Arkansas State Capitol, Little Rock
LITTLE ROCK, Ark. (AP) - The incoming leaders of the Arkansas House and Senate said Monday they're interested in using more of the state's surplus to avoid $138 million in proposed cuts to the state's Medicaid program.
Gov. Mike Beebe said preventing the suggested nursing home cuts are his top priority, but said he's reluctant to use more one-time money than he's already proposed for ongoing needs in the Medicaid program.
Beebe, incoming House Speaker Davy Carter and incoming Senate President Michael Lamoureux focused on the Medicaid shortfall and a proposal to expand the program under the federal health care law during Monday's forum previewing the 2013 legislative session, which starts Jan. 14.
The governor has proposed using $140 million from a projected surplus to help Medicaid over the next two years, but state officials say they'll still have to fill a deficit by cutting programs. Carter and Lamoureux, both Republicans, said they'd support using more of the state's projected $300 million surplus to stave off those reductions.
"I'm prepared to suggest using the surplus money, a combination of that with the growth money to avoid any of the cuts," Carter, R-Cabot, said during the Arkansas Associated Press Managing Editors forum at the state Capitol.
Carter and Lamoureux vowed to take any steps necessary to avoid the Medicaid cuts proposed by the Department of Human Services late last year, which include removing more than 10,000 people from nursing home care, eliminating an insurance program for low-income workers and eliminating all non-emergency dental services for adults.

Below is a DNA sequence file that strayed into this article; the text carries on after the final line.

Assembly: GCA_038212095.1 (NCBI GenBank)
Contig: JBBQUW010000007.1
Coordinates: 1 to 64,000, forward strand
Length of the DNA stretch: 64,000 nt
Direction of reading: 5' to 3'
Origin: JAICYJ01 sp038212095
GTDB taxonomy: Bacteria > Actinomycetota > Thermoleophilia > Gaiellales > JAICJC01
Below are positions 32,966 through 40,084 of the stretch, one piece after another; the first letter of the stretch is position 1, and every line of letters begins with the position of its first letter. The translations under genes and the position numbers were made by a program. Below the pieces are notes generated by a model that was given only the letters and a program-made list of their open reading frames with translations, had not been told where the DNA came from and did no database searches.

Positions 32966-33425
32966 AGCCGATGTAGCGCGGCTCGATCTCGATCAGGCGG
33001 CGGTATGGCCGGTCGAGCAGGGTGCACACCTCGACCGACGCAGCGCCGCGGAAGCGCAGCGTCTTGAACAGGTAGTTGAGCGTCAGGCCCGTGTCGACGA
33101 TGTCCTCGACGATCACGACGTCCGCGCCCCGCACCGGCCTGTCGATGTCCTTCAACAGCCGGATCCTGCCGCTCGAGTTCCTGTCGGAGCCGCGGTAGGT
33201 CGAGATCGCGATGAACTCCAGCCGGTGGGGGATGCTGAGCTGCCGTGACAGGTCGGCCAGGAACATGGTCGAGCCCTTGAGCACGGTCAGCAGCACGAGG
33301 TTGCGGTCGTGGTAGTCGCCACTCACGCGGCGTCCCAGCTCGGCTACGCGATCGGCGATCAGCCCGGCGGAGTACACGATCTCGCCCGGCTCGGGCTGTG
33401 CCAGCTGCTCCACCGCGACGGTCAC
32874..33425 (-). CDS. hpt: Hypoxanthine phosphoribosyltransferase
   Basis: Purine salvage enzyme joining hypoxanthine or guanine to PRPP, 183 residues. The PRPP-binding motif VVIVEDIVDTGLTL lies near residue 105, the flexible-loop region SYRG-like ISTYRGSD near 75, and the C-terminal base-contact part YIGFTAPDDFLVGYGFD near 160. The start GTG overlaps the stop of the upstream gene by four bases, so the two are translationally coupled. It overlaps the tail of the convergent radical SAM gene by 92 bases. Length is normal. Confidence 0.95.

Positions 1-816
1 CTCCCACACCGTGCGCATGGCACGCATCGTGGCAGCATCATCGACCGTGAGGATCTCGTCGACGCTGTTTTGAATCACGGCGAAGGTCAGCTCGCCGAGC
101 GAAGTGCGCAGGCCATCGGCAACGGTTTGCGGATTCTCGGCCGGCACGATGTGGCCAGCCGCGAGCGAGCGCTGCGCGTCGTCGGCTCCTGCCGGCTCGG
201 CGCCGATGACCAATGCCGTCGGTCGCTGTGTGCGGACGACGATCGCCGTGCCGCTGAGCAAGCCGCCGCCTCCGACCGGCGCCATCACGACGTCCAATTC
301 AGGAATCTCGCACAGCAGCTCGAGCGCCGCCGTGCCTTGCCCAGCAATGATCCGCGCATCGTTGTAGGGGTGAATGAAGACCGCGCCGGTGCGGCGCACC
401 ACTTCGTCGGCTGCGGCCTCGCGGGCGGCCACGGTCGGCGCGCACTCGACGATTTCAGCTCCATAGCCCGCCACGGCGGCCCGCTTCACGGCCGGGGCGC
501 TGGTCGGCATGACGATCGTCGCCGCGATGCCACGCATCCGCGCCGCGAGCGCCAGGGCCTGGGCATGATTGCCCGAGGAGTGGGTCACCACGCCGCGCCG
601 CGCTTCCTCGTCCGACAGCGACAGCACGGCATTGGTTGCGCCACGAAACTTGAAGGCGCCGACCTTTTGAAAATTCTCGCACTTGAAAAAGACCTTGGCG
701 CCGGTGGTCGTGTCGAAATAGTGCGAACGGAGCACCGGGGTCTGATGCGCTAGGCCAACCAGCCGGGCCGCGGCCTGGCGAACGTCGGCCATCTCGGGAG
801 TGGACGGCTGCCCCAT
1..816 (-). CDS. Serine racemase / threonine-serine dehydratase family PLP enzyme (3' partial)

"I do not think there will be any cuts to Medicaid," said Lamoureux, R-Russellville.
Beebe said his top priority will be the $35 million cut to nursing home care, which would eliminate the lowest level of nursing home care available to state seniors.
Beebe also noted that the surplus money has traditionally been used for construction projects, emergency needs for agencies and an economic development fund he controls.
"Can we do some more? Of course you always can," Beebe said. "But you make trade-offs when you do that."
Carter and Lamoureux also said they're in no rush to consider a proposal to expand Medicaid's eligibility under the federal health care law. Beebe, a Democrat, supports the move, which would add 250,000 people to the program.
The health care law calls for the federal government to pay the full tab for the Medicaid expansion when it begins in 2014. After three years, states must pay a gradually increasing share that tops out at 10 percent of the cost. The U.S. Supreme Court in June upheld the health care law, but justices said the federal government could not take away states' existing federal Medicaid dollars if they refused to expand.
Republicans won control of the Legislature in the November election, and many GOP lawmakers campaigned against the expansion, which would require a three-fourths vote in both chambers. Carter and Lamoureux, however, have left open the possibility of a compromise that could allow for changes to the program that they believe would save money.
Lamoureux said the Obama administration's directive that states can't do a partial expansion and receive full federal funding makes such a compromise more difficult.
"Essentially the scope of the expansion has been limited to all or nothing," Lamoureux said. "That makes it very hard to have an agreement."
Beebe said he's willing to talk with federal officials to see how much flexibility the state has on expansion if lawmakers are able to find a compromise. But he later warned: "Let's be realistic. I don't have any magic wand, and I don't think (Carter and Lamoureux) think I do."
Andrew DeMillo can be reached at www.twitter.com/ademillo
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